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In Extremis

Women At Work: Greie Gut Fraktion Interviewed
Val Phoenix , August 19th, 2010 08:07

Val Phoenix downs tools to speak with Antye Greie and Gudrun Gut of the Greie Gut Fraktion about their collaboration, Baustelle (Construction Site)

It was only a matter of time before the paths of sonic explorers Antye Greie and Gudrun Gut would cross. Gut, the doyenne of West Berlin's experimental underground, has roots stretching back 30 years to Einstürzende Neubauten and Malaria! and runs the Monika Enterprise record label. Greie, formerly of Laub, has played with everyone from Craig Armstrong to The Lappetites and performs solo as AGF. Joining forces for a four-song commission from Radio 3's Late Junction, Greie and Gut expanded that work into a concept album, Baustelle (Construction Site), which, as well as incorporating field recordings of drilling and chopping, also includes a funked up cover of Palais Schaumburg's 'Wir bauen eine neue Stadt'. At the UK premiere in April, Greie Gut Fraktion turned the Queen Elizabeth Hall stage into a building site, draping their laptops in safety tape and performing in labourer uniforms of hard hats, work boots and coveralls. Given their love of technology, international outlooks, and busy schedules, perhaps it was fitting that this conversation took place via the magic of Skype.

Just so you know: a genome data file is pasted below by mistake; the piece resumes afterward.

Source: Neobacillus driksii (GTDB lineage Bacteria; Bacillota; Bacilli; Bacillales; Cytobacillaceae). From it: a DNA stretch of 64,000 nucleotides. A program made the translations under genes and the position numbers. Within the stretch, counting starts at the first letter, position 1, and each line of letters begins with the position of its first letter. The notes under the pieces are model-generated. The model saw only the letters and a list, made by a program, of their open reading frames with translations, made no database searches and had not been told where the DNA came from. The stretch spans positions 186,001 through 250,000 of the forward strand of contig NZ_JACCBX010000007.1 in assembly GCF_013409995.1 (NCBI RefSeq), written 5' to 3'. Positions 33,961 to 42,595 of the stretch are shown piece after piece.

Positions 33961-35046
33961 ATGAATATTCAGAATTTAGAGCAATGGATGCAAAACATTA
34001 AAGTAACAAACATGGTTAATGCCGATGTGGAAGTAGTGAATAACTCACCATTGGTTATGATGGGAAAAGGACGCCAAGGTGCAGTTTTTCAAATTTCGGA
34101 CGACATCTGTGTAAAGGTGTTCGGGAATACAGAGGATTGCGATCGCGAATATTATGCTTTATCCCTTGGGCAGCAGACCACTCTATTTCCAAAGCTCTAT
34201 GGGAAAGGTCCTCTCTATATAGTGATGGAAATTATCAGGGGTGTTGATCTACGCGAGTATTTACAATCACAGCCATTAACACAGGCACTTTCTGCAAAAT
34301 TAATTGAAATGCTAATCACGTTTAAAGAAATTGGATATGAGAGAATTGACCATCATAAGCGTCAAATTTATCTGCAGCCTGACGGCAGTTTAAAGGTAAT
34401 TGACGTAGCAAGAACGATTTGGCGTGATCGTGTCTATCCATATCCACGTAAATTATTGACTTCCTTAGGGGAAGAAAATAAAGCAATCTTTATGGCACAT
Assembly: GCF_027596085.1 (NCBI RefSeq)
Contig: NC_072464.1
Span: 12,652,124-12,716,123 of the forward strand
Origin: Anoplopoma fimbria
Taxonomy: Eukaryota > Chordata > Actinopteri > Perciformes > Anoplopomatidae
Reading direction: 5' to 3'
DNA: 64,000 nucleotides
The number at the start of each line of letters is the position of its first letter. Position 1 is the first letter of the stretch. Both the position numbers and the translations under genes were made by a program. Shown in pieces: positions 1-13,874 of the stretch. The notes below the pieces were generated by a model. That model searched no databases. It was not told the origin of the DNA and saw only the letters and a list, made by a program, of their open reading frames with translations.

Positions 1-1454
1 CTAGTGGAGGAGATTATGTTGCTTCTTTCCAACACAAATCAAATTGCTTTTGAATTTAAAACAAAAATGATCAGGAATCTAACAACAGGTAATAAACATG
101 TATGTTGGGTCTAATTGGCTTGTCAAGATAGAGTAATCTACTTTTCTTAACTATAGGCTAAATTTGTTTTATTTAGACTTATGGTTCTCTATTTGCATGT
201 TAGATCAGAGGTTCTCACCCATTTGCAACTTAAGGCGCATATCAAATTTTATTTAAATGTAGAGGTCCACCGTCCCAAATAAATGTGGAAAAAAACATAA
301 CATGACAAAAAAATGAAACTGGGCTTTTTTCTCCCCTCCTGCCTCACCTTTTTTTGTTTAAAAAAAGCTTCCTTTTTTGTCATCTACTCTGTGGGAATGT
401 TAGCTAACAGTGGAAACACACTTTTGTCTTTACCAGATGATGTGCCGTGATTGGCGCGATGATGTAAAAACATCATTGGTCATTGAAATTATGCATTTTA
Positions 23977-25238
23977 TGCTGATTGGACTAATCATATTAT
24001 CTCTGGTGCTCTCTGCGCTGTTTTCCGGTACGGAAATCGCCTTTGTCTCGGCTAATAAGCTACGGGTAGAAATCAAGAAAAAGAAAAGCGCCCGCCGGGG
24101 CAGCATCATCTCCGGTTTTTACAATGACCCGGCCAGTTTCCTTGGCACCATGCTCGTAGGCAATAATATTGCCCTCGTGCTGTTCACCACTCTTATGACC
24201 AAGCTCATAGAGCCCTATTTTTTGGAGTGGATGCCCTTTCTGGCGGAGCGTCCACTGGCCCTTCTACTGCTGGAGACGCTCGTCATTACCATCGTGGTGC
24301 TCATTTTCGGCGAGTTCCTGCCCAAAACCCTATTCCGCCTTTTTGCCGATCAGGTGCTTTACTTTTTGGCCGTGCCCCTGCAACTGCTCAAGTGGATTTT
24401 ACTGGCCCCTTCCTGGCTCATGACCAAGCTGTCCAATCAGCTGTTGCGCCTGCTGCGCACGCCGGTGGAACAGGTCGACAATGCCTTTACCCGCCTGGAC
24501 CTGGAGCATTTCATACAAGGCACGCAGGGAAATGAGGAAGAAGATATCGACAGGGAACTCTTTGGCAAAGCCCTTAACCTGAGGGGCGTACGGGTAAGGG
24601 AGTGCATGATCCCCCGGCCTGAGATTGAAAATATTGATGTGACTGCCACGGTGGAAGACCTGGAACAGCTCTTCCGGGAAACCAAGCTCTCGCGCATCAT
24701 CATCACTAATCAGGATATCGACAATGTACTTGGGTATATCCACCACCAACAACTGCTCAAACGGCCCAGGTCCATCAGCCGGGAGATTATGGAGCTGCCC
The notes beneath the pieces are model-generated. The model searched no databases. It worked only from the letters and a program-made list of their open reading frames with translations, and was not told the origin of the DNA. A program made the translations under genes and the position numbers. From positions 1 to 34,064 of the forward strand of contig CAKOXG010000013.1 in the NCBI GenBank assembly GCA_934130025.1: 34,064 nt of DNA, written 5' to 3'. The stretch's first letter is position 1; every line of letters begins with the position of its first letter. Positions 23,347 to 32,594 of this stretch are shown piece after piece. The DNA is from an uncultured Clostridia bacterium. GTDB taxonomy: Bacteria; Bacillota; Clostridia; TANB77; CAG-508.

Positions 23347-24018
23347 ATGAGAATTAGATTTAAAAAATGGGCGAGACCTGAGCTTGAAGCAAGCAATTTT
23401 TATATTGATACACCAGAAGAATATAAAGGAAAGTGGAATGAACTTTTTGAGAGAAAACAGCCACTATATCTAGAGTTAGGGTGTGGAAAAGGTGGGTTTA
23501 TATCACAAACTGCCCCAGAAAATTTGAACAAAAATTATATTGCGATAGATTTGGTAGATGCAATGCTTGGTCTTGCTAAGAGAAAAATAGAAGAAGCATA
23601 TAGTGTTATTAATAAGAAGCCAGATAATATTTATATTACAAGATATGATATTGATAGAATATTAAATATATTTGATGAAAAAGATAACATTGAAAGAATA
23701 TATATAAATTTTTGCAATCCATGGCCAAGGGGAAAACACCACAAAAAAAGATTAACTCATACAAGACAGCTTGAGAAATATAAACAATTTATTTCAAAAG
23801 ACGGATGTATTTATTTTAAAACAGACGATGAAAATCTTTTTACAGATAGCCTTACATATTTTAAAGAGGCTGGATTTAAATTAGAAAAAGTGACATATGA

So, tell me where you are and what you can see.

Antye Greie: I am right now in Hailuoto. It's an island in northern Finland where I live. We have white nights, so it's always light. And I watch some trees and some moss and sky, mosquitoes, too.

Gudrun Gut: I'm sitting on a balcony in Berlin and I'm looking at a tree and some houses.

I'm unfortunately indoors in London and can only see a wall, so you two have a better view. I'll start with Gudrun and ask how you two met.

GG: I know Antye from her former project, the group Laub, and from her solo stuff as well. I knew her as an artist. Then we played at a festival in Moscow in 2008 and we had dinner and drinks in a club and talked and we got to know each other a little bit more. And then Antye invited me to join this collaboration for the BBC.